Millicom bolsters strategy on unloved Central America with $3 billion investment


Emerging markets telecommunications group Millicom plans to invest $3 billion in the expansion of its mobile and broadband networks in Central and South America over the next three years in a rare bet by an international company on the small countries in the region.

New York-listed Millicom is already one of the largest foreign investors in the so-called northern triangle countries of Guatemala, Honduras and El Salvador, having spent $5 billion on acquisitions over the past three years to become the main mobile phone company in these countries, as well as in Nicaragua and Panama.

Chief executive Mauricio Ramos says headlines about poverty, migration and political instability in Central America ignore the strengths of economies that are mostly growing faster than the Latin American average, buoyed by record flows dollar remittances that keep currencies stable.

“We are without a doubt the biggest European and American investor in these markets,” Ramos told the Financial Times in an interview, saying that beyond the money spent on closing deals, the group was making capital expenditures of about $750 million every year. “Our basic premise is this: these are growing economies, very stable currencies, largely backed by this growing amount of remittances,” he said.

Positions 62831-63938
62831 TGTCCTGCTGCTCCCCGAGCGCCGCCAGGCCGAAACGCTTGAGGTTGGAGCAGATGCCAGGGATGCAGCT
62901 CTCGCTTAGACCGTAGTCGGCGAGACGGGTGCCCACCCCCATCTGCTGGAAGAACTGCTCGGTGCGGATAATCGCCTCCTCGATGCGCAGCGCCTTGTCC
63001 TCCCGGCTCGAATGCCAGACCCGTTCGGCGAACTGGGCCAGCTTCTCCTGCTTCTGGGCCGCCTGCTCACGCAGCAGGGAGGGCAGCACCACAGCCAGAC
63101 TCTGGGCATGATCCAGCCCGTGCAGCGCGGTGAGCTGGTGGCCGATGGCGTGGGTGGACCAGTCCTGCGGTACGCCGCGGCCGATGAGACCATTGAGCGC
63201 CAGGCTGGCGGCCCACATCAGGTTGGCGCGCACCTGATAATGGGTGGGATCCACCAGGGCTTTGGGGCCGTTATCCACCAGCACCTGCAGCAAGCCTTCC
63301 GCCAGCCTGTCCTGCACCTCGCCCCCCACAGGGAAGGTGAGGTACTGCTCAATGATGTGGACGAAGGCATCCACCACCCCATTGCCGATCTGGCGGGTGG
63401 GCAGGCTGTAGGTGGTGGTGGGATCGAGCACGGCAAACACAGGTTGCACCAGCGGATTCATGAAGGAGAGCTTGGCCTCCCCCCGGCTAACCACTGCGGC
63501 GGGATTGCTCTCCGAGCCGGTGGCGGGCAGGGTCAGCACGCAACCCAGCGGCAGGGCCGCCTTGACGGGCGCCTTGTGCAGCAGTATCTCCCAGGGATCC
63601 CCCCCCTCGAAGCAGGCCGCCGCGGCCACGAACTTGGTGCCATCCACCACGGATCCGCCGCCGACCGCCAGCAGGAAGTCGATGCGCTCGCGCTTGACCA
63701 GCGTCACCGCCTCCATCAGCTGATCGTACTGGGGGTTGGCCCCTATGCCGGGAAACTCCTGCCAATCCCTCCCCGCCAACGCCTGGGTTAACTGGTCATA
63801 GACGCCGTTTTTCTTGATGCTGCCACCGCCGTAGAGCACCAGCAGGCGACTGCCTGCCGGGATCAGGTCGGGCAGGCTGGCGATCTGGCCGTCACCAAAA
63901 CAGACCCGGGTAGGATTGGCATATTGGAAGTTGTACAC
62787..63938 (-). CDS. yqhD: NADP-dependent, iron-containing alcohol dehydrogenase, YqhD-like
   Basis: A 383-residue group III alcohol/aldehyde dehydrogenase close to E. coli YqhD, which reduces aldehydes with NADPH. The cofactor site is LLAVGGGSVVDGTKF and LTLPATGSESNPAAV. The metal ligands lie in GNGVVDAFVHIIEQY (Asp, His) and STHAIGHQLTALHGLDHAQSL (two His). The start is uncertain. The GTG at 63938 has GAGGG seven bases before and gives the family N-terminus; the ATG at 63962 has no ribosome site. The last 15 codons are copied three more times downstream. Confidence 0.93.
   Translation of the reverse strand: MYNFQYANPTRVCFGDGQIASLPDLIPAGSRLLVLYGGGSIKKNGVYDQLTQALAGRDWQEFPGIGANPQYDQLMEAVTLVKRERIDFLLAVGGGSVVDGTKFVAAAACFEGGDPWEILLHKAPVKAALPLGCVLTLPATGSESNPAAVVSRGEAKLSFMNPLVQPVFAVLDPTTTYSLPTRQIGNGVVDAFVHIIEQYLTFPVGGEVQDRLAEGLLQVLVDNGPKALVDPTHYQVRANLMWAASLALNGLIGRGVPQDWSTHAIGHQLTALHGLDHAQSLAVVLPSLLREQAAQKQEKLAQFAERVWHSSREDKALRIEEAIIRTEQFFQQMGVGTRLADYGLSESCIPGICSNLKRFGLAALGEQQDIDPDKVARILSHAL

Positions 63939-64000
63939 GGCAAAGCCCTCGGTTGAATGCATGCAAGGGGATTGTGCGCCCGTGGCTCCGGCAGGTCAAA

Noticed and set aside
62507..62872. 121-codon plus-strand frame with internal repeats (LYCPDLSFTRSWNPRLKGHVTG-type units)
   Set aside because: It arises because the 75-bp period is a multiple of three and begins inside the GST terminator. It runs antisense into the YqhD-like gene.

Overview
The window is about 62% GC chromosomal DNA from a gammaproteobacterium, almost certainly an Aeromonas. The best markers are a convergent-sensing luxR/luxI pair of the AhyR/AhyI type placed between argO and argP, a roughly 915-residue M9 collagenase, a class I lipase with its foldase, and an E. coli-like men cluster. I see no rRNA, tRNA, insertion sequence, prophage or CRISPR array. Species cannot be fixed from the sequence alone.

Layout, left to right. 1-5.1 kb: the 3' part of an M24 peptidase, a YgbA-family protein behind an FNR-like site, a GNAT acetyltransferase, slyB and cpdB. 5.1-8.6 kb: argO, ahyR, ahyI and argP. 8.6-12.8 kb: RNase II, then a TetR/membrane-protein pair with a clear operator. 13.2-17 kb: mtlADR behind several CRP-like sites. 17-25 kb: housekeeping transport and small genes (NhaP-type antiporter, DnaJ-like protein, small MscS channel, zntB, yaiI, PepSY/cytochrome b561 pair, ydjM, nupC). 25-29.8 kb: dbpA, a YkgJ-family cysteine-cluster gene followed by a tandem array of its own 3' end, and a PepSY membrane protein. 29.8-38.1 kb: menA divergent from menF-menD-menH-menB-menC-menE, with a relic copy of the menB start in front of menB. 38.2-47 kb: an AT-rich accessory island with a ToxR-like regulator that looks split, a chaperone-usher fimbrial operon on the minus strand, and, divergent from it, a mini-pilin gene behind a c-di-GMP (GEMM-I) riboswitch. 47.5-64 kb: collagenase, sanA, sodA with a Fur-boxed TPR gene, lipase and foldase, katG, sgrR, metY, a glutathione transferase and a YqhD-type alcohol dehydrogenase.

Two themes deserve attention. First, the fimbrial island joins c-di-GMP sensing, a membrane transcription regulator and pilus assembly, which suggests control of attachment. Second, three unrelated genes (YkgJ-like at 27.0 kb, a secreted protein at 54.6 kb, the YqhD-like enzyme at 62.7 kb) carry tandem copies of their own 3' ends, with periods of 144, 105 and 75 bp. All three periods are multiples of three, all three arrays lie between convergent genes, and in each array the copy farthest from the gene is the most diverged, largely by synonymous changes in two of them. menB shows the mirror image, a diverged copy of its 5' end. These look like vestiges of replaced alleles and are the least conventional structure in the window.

Last year, Millicom, headquartered in Luxembourg, announced that it would sell its last operation in Africa in order to focus fully on the nine Latin American markets it serves. In addition to the six Central American countries, it is present in Paraguay, Bolivia and Colombia.

In eight of those nine markets, its main competitor is Mexican billionaire Carlos Slim’s América Móvil, one of the world’s largest telecommunications companies.

Last November, Millicom spent $2.2 billion to buy out its joint venture partner in Guatemala and gain full control of its Tigo-branded mobile operation in a deal that was the largest foreign investment ever in this Central American country.

The group has 44 million mobile customers and 4 million home broadband customers and the $3 billion will mainly be spent on upgrading infrastructure and expanding existing business.

As part of its further expansion, Millicom plans to increase the size of its fixed broadband network to cover an additional 3 million homes in the region over the next three years, up from 12.4 million today. Ramos said that in the longer term, the company wants to increase its network to pass 20 million households.

Capital expenditure over the next three years would be covered by internally generated cash flow, he added, and the company was targeting 10% annual growth in operating cash flow from existing businesses.

In 2021, Millicom increased its earnings before interest, taxes, depreciation and amortization by 6.7% to $2.5 billion and its operating profit for the full year by 47.5% to $659 million. Revenue rose 10.7% to $4.6 billion.

The company also announced plans over the next two years to spin off its more than 10,000 mobile towers and growing fintech business Tigo Money, which has more than 5 million active users, into separate companies to attract investors. and external expertise.


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